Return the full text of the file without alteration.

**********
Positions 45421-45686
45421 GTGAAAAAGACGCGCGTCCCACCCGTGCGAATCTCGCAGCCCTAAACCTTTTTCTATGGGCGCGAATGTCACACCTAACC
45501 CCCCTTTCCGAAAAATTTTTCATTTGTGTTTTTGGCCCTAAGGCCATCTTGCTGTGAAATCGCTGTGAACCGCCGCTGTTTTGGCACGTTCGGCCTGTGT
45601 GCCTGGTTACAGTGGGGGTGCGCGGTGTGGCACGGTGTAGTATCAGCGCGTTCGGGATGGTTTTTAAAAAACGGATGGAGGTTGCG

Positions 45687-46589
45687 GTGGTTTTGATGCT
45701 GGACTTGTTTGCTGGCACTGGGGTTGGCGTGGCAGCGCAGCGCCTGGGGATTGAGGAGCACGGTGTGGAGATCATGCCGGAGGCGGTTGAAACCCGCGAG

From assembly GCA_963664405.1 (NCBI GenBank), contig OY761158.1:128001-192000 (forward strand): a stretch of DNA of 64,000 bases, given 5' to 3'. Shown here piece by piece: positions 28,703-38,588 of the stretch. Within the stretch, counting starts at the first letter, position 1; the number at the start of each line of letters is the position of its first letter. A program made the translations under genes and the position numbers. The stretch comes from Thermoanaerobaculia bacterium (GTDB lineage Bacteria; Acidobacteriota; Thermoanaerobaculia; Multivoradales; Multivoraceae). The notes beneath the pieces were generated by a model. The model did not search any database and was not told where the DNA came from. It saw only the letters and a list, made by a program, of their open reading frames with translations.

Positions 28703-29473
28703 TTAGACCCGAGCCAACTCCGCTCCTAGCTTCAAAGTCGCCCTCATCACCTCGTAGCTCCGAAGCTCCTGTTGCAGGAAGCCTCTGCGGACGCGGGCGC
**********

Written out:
Positions 45421-45686
45421 GTGAAAAAGACGCGCGTCCCACCCGTGCGAATCTCGCAGCCCTAAACCTTTTTCTATGGGCGCGAATGTCACACCTAACC
45501 CCCCTTTCCGAAAAATTTTTCATTTGTGTTTTTGGCCCTAAGGCCATCTTGCTGTGAAATCGCTGTGAACCGCCGCTGTTTTGGCACGTTCGGCCTGTGT
45601 GCCTGGTTACAGTGGGGGTGCGCGGTGTGGCACGGTGTAGTATCAGCGCGTTCGGGATGGTTTTTAAAAAACGGATGGAGGTTGCG

Positions 45687-46589
45687 GTGGTTTTGATGCT
45701 GGACTTGTTTGCTGGCACTGGGGTTGGCGTGGCAGCGCAGCGCCTGGGGATTGAGGAGCACGGTGTGGAGATCATGCCGGAGGCGGTTGAAACCCGCGAG

From assembly GCA_963664405.1 (NCBI GenBank), contig OY761158.1:128001-192000 (forward strand): a stretch of DNA of 64,000 bases, given 5' to 3'. Shown here piece by piece: positions 28,703-38,588 of the stretch. Within the stretch, counting starts at the first letter, position 1; the number at the start of each line of letters is the position of its first letter. A program made the translations under genes and the position numbers. The stretch comes from Thermoanaerobaculia bacterium (GTDB lineage Bacteria; Acidobacteriota; Thermoanaerobaculia; Multivoradales; Multivoraceae). The notes beneath the pieces were generated by a model. The model did not search any database and was not told where the DNA came from. It saw only the letters and a list, made by a program, of their open reading frames with translations.

Positions 28703-29473
28703 TTAGACCCGAGCCAACTCCGCTCCTAGCTTCAAAGTCGCCCTCATCACCTCGTAGCTCCGAAGCTCCTGTTGCAGGAAGCCTCTGCGGACGCGGGCGC